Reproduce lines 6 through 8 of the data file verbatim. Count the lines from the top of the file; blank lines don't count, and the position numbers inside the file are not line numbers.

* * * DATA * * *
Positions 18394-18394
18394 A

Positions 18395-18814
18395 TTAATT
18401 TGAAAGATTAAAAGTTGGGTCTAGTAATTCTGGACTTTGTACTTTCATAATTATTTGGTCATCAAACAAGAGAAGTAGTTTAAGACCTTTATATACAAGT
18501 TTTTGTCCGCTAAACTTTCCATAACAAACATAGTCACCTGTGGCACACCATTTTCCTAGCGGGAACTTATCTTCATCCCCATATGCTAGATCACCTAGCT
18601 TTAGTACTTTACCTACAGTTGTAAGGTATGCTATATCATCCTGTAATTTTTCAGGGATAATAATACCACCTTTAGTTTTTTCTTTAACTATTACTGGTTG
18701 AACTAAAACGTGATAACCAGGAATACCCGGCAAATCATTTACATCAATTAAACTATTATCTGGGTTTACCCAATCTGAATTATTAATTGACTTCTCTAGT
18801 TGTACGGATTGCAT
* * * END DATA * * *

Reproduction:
18501 TTTTGTCCGCTAAACTTTCCATAACAAACATAGTCACCTGTGGCACACCATTTTCCTAGCGGGAACTTATCTTCATCCCCATATGCTAGATCACCTAGCT
18601 TTAGTACTTTACCTACAGTTGTAAGGTATGCTATATCATCCTGTAATTTTTCAGGGATAATAATACCACCTTTAGTTTTTTCTTTAACTATTACTGGTTG
18701 AACTAAAACGTGATAACCAGGAATACCCGGCAAATCATTTACATCAATTAAACTATTATCTGGGTTTACCCAATCTGAATTATTAATTGACTTCTCTAGT